• Walther Cancer Foundation $11 million investment to expand IU-Purdue bioinformatics collaboration

    Walther Cancer Foundation $11 million investment to expand IU-Purdue bioinformatics collaboration

    The Walther Cancer Foundation will invest $11 million to advance collaborative cancer research at Indiana University and Purdue University by supporting scientists through bioinformatics—an increasingly critical aspect of their work. 

    Bioinformatics involves managing and analyzing the massive amounts of data generated by scientific research—turning data into knowledge that could lead to new cancer treatments.

    “We hope this gift enables scientists at IU and Purdue to dig more deeply and refine their studies so they can point out new pathways to good patient outcomes in cancer,” said Tom Grein, president and CEO of the Walther Cancer Foundation. “Sometimes, you have so much data, it’s hard to comprehend where it’s leading you. I hope the data-driven analysis will uncover nuggets of opportunity that would otherwise never be seen.” 

    Income from the new Walther Cancer Foundation Bioinformatics Fund will continuously support bioinformatics personnel, technology, and other tools shared by the cancer research programs at both universities. In addition, IU and Purdue will make their own investments into the fund. 

    “The Walther Cancer Foundation leadership understands the central importance of data and analytics in developing better treatments and, ultimately, cures for cancer,” said IU School of Medicine Dean Jay L. Hess, MD, PhD, MHSA. “We are tremendously grateful for their support and the confidence they have in our work.”

    Timothy Ratliff, the Robert Wallace Miller Director of the Purdue Center for Cancer Research, said the latest gift from the Walther Foundation is a continuation of a longstanding collaboration, commitment and investment that will build on the center’s success in cancer drug discovery and development—and will help sustain the center’s Computational Genomics and Bioinformatics Core for years to come. "Once again, we are grateful to the Walther Cancer Foundation’s vision and generosity, which is so important to our research and success. This continuing partnership—plus our own investments and fundraising—will secure what we’ve already established, and enable us to grow into the future."

    Kelvin Lee, MD, named this week as the new director of the IU Melvin and Bren Simon Comprehensive Cancer Center, said having strong capabilities in bioinformatics is essential to cancer research.  

    “The genetic, biochemical, cellular and immune pathways that can lead to cancer are extraordinarily complex and intertwined. Recent cutting-edge advances in technology means that researchers now have unprecedented amounts of data on these pathways, but this seriously challenges our ability to analyze these huge mounds of information to make sense of what is actually going on,” Lee said. “We are fortunate that the Walther Cancer Foundation understands that breakthroughs require the expertise and the tools, like artificial intelligence (AI), to help us analyze all this data so we can understand what’s really important.”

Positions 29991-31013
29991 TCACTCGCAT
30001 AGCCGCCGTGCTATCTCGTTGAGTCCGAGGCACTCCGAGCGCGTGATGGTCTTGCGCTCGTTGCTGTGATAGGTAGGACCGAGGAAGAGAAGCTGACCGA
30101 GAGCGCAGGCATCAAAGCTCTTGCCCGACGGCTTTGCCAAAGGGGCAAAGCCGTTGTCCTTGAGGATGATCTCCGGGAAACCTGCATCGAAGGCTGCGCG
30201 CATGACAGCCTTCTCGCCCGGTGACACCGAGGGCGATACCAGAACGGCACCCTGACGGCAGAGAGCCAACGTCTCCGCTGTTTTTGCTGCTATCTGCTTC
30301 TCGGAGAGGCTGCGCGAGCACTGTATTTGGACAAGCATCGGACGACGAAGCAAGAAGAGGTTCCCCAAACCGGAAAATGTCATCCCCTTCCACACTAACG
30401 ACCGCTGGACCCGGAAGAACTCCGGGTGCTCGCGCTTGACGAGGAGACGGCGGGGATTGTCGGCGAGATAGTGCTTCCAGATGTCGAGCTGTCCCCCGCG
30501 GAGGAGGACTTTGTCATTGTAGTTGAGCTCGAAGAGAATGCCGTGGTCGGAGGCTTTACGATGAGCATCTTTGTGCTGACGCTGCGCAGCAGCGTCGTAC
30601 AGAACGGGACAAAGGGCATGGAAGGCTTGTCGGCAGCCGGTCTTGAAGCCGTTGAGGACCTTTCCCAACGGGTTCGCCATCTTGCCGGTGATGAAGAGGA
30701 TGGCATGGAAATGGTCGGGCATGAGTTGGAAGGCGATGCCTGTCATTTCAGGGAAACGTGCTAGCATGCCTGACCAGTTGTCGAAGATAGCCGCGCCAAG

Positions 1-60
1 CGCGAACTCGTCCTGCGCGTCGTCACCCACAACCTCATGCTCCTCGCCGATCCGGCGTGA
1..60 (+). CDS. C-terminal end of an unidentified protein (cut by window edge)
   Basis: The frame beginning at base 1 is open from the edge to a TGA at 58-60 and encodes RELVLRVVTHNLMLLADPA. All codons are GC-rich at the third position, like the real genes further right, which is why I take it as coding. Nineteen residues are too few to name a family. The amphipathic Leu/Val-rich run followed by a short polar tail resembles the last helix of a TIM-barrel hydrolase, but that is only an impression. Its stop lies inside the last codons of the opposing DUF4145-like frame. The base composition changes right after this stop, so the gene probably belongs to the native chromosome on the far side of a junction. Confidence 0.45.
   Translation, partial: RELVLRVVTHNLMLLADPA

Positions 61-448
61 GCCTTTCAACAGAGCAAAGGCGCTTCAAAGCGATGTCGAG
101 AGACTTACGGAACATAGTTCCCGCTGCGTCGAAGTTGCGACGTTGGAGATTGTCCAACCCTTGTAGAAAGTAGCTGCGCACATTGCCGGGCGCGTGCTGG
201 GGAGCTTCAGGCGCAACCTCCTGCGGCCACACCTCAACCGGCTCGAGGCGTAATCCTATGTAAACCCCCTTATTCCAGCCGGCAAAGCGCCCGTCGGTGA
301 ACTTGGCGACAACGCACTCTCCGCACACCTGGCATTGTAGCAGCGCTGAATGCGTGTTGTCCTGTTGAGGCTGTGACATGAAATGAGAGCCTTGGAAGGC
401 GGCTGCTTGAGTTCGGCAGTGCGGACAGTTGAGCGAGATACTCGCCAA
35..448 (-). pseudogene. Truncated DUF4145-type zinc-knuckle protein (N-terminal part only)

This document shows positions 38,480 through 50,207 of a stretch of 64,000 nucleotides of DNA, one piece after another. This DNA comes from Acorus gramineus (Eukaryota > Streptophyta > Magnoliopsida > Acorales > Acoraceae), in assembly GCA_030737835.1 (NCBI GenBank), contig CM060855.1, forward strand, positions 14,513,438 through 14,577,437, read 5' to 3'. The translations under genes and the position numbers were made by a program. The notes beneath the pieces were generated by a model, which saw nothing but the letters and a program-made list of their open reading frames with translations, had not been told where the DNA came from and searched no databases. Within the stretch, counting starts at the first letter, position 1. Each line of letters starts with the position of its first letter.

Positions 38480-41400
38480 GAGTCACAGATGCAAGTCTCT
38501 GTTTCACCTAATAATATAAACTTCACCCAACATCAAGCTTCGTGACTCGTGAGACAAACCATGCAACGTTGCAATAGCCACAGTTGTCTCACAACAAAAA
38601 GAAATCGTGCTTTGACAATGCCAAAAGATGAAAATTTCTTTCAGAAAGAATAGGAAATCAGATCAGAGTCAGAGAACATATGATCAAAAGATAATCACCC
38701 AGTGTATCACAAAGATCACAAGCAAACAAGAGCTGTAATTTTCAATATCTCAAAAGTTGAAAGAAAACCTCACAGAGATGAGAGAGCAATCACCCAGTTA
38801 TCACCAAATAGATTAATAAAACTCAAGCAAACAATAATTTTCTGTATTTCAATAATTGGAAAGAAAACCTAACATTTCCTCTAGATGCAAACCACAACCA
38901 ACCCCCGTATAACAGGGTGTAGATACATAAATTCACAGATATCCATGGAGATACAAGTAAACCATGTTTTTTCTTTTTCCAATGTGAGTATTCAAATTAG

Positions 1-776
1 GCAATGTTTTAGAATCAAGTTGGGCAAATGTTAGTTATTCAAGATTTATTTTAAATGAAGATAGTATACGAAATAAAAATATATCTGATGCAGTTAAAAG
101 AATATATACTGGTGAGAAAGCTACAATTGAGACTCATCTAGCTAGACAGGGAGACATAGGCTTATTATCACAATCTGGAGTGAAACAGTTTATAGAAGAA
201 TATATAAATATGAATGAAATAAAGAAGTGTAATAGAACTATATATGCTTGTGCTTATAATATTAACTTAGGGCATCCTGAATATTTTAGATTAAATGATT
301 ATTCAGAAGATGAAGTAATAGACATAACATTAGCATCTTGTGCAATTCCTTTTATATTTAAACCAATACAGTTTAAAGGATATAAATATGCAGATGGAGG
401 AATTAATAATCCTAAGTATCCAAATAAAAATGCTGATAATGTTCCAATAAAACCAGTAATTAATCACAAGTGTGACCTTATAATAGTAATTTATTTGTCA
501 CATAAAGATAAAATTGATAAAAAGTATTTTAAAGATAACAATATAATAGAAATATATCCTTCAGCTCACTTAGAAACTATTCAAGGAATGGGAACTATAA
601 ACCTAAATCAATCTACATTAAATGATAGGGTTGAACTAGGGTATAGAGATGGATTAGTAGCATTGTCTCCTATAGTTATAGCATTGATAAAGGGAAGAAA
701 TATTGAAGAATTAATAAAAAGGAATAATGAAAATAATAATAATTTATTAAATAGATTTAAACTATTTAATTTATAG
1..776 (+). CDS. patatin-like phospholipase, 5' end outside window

This level of collaboration—and sharing of a key resource like a bioinformatics core—is unusual among a pair of National Cancer Institute-designated cancer centers. But it also reflects the complementary nature of the two institutions.

    Purdue’s Center for Cancer Research is a basic science cancer research center with more than 110 researchers that is a leader in biomedical engineering and cancer drug development.

    The IU Simon Comprehensive Cancer Center is a comprehensive cancer center with nearly 250 cancer researchers who conduct basic lab work and drug development but who are also engaged in clinical care and population health research.

    “Each of them has different capabilities, different levels of expertise, different interests,” Grein said. “But when you get scientists to collaborate, the outcomes are better.”

    Since its founding in 1985, the Walther Cancer Foundation has invested more than $165 million in cancer-focused medical research, and in research and education aimed at supporting cancer patients and their families.

    Walther has previously supported cancer bioinformatics at IU and Purdue on a year-to-year basis. This new gift establishes a fund that will ensure the bioinformatics work continues in perpetuity.

    The Walther Foundation endowment provides the opportunity to develop the expertise and the tools that are needed to face current and future challenges in biology and the cancer field, said Majid Kazemian, an assistant professor in Purdue’s departments of biochemistry and computer science. His research focuses on integrating computational and experimental approaches to study pathogen interaction with host cells and immune system in infectious diseases and cancers caused by pathogens. 

     "The Purdue University Center for Cancer Research has nearly 100 investigators who are actively engaged in understanding molecular mechanisms of various diseases including lung, liver and prostate cancers, many of which have begun to utilize genomics data in their studies,” Kazemian said. "Large genomic public data on many diseases generated over the last decade are a treasure trove of unexplored information. Walther Foundation's funds endowment will enable analysis of big data generated by our center’s members and collaborators as well as an exploration of growing public genomics data to contextualize and translate our findings."